February 29, 2024

NAB Business Pulse: March 2024

Interest rates are on hold but what are the other key indicators for the year ahead? We break it down.

From interest rates to inflation to business confidence, we take a look at the key numbers affecting Australian businesses this month.

Interest rates on hold

Interest rates have hit a peak at 4.35%, according to NAB Economics forecasts. However, they’re unlikely to decrease any time soon. Our team expects it’ll be November before the Reserve Bank makes its move, the cash rate then gradually falling to around 3% by the end of 2025.






Inflation continues to ease

Inflation slowed considerably in 2023 – down to 4.2% year on year. It helped that global supply issues began to resolve, taking much of the pressure off the price of goods. While we don’t know how long this will continue, NAB Economics sees inflation returning to just over 3% by the end of 2024.






Not-so-slow growth

NAB Economics expects another year of growth in 2024, forecasting GDP growth of 1.7%. While cautious household spending will continue to be the main driver here – consumers, for the most part, putting needs squarely above wants – lacklustre business investment will also take its toll. As the team points out, though, things could have been much worse with the rapid rise in interest rates. Plus, consumer spending should improve as inflation eases further.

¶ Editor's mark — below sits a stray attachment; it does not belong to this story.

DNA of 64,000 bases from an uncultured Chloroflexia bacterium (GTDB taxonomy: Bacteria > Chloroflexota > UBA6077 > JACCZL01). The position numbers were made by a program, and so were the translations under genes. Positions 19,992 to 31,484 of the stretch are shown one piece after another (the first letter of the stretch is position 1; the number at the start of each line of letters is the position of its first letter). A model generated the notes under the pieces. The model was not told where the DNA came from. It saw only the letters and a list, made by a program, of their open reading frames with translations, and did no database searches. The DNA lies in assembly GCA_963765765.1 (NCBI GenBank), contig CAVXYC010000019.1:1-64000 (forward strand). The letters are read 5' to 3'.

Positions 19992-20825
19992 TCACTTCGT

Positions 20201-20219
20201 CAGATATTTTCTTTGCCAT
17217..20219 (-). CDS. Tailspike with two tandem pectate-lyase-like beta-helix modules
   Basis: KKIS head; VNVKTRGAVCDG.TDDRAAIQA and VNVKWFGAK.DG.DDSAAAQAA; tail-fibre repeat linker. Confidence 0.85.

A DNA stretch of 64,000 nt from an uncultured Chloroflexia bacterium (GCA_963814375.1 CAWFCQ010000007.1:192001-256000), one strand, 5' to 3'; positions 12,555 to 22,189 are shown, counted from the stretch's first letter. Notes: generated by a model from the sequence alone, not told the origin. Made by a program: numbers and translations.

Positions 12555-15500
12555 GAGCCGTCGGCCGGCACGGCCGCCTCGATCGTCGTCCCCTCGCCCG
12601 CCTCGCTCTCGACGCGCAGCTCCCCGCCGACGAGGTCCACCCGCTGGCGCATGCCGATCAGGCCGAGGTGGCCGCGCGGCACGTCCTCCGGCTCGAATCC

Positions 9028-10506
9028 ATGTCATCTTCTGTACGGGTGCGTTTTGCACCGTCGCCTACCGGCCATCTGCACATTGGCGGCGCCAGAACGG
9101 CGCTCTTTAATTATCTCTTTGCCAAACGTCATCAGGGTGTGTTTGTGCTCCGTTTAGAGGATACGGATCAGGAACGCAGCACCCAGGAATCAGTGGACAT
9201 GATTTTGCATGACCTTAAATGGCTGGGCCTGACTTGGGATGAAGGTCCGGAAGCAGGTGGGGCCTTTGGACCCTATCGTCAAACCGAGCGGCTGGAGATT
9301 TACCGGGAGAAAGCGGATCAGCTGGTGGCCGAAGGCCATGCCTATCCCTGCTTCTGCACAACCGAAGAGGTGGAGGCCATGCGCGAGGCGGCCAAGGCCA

Business conditions down

Our latest Monthly Business Survey shows that business confidence remains very weak – despite enjoying a small uptick in January. As our Group Chief Economist Alan Oster points out, this isn’t surprising given the slowing economy and continued cost pressures (although the growth in costs did ease somewhat over the second half of 2023). Business conditions, meanwhile, have dipped below their long-run average, with recreation and personal services experiencing the biggest decline. On the upside, capacity utilisation remains high.



Unemployment up

The unemployment rate rose to 4.1% in January – although, as NAB Economics notes, there should be caution around this figure due to seasonal factors. Nonetheless, the labour market has certainly softened since mid-2023, reflecting a recovery in Australia’s population and a slowing in demand for labour. NAB Economics expects a further gradual easing throughout the year, which will take unemployment to 4.5% by the end of 2024. Keep in mind: that’s still below the pre-pandemic rate.